Genre: Personal Narrative

Document created by Cari Goldfine on Oct 29, 2018Last modified by Cari Goldfine on Nov 9, 2018
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Assignment by Matt Switliski, Bedford New Scholar 2018



While it may seem like a tremendous shift in trajectory to go from analysis and persuasive essays to a personal narrative, many of the same principles apply here: demonstrating an awareness of audience, providing context, using specifics to strengthen ideas, articulating a clear sense of purpose. Here you must in some respects turn the critical lens of analysis away from texts and public issues and place it on yourself and your life. Still, there are differences, and we’ll cover those in the next few weeks.



You must select an event from your life that changed you in some identifiable way and tell us, your readers, about it. Easy, yes? If only.



Whereas the analysis essay was directed to other English 401 students and the persuasive essay was to whatever audience you thought appropriate, in this essay you’re writing to a more generalized audience—your fellow classmates at UNH, in our class and beyond. Because we are not you and did not have the experience(s) you did, you must do a lot of work in providing background—where this happened and when, what things looked/smelled/sounded/felt like, who the people in the essay are and why they’re important. Obviously, then, there needs to be a sense of context.


Also, specifics are key. We must see who you were before this event and who you were after. You can provide evidence of these selves by describing to us your thoughts, words, and actions. We must also know why this event changed you (cause and effect). To understand the situation, you’ll need to give us details of sight and sound, smell and touch, where and when these events happened. In this way an external reader can grasp your meaning, just as they could with the prior essays.


As with the previous essays, you cannot reasonably tell us everything about this event. You must therefore choose the most significant portions and communicate them to us in a way we, as outsiders, can follow. Because this means digging into your past rather than conducting research, you will likely generate more material than you need. Once you do, you can make decisions about what is important for us as readers to know and what can be omitted. You have a great deal more choice compared to the prior essays in terms of development—some events can be reported in brief summary, and some will demand fuller treatment. More on that in class.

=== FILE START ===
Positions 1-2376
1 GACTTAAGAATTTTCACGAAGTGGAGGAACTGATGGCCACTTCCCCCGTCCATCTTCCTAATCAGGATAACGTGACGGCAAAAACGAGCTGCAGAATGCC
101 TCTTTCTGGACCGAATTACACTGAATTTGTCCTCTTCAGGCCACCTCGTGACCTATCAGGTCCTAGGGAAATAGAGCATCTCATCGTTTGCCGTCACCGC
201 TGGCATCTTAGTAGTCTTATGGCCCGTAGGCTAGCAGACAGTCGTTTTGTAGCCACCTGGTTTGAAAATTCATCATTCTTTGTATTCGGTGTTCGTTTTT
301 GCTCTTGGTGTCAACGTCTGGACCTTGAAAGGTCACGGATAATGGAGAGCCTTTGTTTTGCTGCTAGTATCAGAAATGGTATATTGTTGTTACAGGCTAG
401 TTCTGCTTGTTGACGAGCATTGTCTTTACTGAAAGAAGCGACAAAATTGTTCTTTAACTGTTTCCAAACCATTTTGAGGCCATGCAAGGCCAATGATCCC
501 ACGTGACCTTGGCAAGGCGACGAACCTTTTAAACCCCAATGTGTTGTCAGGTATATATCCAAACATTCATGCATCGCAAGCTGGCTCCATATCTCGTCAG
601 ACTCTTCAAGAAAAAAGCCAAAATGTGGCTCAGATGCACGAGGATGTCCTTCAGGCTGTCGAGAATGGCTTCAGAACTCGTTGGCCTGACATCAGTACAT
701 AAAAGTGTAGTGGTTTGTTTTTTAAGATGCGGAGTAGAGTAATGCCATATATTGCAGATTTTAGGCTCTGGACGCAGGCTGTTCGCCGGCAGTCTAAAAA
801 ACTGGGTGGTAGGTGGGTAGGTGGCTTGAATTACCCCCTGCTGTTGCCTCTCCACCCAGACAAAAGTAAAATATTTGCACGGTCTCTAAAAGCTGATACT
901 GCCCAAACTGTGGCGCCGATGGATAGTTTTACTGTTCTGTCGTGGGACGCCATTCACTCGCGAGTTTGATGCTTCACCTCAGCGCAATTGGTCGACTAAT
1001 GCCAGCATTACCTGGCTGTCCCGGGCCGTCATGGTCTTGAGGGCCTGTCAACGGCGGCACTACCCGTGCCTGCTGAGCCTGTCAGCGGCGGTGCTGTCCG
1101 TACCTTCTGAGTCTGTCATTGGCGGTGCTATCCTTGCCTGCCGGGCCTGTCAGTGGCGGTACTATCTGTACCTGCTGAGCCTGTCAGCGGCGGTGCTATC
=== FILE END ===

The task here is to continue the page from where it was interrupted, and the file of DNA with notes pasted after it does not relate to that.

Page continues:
Throughout the essay you must reflect on your experience: why it was important, what you learned from it. This is not a tacked-on paragraph of what you learned (“And that’s why I never take life for granted.”) at the end; it should be incorporated throughout. The analytical approach—that is, looking closely—you took to a casebook text must now be on you and this change.



Narratives are bound by time, so while you do have more freedom to experiment with structure, chronology (more than logic) plays an important role here. Cause and effect is also really important to giving a narrative a sense of flow, but it doesn’t have to be rigid. If you have the chance, I recommend watching Pulp Fiction and/or Memento as good examples of unusually structured narratives. We’ll also be looking at some example essays that move beyond the simple “X happened, which caused Y, which caused…” structure that, while effective, can make for predictable writing.



Because this essay draws from your own experience, your personality should shine through in your word choice and attitude. As with structure, you have room to experiment stylistically, to imprint the essay with more of your own distinctive character. Slang, interruptions, fragments, sarcasm, and other deviations from more formal conventions are acceptable. But that doesn’t mean throwing grammar and punctuation out the window, of course.



Your essays should be typed, printed in dark ink, and double-spaced, with one-inch margins. Place your name, the date, and my name in the upper left-hand hand corner of the first page. Double space, and then center your title. Double space again and begin typing your essay, numbering all the pages. Staple the essay with the works cited (if applicable) and the afterthought.


In a file folder, include the following:

  • Your final essay, which should be 5-6 pages (no more than half a page beyond the upper limit)
  • The works cited page, if applicable
  • The afterthought—on a separate page after the works cited—reflecting on the changes you’ve
    made from draft to draft and discussing the process of writing your essay (why you made the
    decisions you did, which peer advice you followed and did not and why, what worked and didn’t
    as you revised, etc.)
  •  Rough drafts
  • Any peer review sheets